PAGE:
Rescission bill sent to full Senate does not include K-12 cutDebbie Dyche
A rescission bill that does not cut public education was approved Tuesday by the Senate Ways and Means Committee, sending it to the full Senate for possible floor action on Thursday.
A rumored two percent cut to K-12 funding did not materialize in committee, but could be offered as an amendment before the full Senate.
KASB urges school leaders to contact their state senators to tell them what impact a cut would have on students and teachers, in addition to the long-term plan for schools in the face of the Kansas Supreme Court’s decision that the school finance system is constitutionally inadequate.
Four amendments by Senate Majority Leader Jim Denning, R-Overland Park, were adopted in committee to Senate substitute for House Bill 2052. His first amendment “layers” in KPERs payments in order to avoid pushing the program’s unfunded liability past 2033. A second amendment puts a delayed FY 16 KPERS payment back in to the FY18 budget bill. The third amendment directs the state Budget office to only borrow enough money from the Pooled Money Investment Board (PMIB) in order to leave a $50 million ending balance in FY 17. Denning’s fourth amendment makes a 10 percent transfer into the state’s “rainy day fund” in FY 19, but not in fiscal years 2017 or 2018 due to challenging revenue projections.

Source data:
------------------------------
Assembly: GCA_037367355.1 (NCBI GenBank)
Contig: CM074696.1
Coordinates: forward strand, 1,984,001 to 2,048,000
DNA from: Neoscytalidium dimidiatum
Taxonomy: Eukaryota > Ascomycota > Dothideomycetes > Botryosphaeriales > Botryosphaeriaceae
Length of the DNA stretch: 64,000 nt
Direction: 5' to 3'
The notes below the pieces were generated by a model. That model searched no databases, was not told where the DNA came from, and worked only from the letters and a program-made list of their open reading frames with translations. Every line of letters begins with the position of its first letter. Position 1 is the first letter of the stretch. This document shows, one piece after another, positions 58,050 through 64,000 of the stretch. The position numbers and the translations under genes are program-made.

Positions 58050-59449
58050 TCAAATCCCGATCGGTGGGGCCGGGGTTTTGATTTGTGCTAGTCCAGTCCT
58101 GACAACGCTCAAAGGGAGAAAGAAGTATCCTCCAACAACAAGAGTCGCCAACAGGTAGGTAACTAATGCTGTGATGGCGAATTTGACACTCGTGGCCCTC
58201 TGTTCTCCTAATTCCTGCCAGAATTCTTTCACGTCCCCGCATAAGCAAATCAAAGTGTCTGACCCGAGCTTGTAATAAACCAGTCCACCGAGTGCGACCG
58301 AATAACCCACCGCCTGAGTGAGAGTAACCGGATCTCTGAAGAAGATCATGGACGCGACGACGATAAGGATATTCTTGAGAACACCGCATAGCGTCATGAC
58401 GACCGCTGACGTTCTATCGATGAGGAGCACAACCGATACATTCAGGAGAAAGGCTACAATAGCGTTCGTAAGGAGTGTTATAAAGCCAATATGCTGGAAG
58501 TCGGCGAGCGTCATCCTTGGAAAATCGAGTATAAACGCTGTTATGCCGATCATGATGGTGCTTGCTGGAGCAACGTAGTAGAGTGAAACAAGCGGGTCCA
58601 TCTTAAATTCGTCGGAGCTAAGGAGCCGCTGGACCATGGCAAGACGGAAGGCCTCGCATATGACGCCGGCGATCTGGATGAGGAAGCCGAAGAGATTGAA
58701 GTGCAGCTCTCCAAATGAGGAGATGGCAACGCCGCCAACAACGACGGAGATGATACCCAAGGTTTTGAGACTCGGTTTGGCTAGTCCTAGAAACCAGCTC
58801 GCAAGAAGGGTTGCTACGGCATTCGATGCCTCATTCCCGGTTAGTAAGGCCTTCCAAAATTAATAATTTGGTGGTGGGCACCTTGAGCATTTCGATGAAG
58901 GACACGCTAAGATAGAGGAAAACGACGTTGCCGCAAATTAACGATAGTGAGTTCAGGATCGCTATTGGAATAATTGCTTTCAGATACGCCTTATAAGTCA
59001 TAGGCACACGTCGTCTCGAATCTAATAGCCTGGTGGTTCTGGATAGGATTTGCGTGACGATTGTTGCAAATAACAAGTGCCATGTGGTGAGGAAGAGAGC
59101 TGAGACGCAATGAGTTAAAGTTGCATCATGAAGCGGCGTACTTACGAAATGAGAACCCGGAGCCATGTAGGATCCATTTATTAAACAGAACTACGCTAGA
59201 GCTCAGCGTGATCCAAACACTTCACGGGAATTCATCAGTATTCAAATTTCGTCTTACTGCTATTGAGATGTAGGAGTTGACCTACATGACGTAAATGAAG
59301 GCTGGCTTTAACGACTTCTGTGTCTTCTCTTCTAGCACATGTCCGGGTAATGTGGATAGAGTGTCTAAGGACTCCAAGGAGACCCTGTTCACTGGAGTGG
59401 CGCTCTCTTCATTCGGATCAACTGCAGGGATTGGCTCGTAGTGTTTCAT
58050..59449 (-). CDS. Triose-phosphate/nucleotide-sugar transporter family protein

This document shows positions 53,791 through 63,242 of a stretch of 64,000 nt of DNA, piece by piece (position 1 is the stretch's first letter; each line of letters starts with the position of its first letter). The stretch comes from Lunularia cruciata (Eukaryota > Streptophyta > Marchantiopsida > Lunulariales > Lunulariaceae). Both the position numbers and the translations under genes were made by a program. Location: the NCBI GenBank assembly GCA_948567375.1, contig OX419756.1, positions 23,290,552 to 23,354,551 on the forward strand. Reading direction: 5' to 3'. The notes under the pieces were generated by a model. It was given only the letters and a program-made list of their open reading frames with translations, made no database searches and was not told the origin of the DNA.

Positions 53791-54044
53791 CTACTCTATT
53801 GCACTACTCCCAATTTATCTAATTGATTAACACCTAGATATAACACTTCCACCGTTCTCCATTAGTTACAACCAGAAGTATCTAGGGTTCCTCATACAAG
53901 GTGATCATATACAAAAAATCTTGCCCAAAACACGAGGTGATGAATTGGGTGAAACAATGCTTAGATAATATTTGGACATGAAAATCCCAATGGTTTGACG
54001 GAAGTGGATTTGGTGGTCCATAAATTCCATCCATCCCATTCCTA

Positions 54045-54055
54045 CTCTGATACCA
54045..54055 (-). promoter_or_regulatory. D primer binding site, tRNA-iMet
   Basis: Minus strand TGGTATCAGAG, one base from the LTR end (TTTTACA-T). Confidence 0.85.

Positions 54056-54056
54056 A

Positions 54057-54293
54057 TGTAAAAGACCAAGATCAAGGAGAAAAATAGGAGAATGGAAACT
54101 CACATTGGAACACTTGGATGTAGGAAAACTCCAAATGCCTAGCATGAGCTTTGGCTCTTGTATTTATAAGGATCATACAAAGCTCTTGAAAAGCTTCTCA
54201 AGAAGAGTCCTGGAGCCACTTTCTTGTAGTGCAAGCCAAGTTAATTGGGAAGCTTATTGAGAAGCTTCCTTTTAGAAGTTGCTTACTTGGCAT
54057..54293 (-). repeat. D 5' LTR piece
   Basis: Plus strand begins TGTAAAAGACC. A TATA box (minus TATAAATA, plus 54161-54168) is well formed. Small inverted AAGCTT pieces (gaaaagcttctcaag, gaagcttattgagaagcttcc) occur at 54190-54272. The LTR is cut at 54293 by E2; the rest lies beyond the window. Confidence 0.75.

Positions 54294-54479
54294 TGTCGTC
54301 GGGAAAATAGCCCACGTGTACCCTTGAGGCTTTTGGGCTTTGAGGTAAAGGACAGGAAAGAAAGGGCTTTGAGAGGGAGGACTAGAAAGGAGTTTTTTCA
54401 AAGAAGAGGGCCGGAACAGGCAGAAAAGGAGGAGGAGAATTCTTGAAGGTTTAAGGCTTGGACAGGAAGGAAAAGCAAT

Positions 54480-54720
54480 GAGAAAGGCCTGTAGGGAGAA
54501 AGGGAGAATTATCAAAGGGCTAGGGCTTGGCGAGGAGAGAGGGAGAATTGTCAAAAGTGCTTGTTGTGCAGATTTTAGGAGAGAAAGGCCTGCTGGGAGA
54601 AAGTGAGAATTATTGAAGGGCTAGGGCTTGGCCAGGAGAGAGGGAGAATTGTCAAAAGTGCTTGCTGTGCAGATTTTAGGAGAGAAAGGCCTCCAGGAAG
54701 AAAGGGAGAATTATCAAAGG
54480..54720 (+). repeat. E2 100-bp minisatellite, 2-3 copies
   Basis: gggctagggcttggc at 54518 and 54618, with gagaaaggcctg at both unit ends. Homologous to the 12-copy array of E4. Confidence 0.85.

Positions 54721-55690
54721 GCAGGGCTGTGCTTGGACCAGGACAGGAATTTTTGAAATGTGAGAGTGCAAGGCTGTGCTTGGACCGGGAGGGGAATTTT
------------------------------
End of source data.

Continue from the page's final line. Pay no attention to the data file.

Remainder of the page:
The final bill was adopted unanimously by the committee.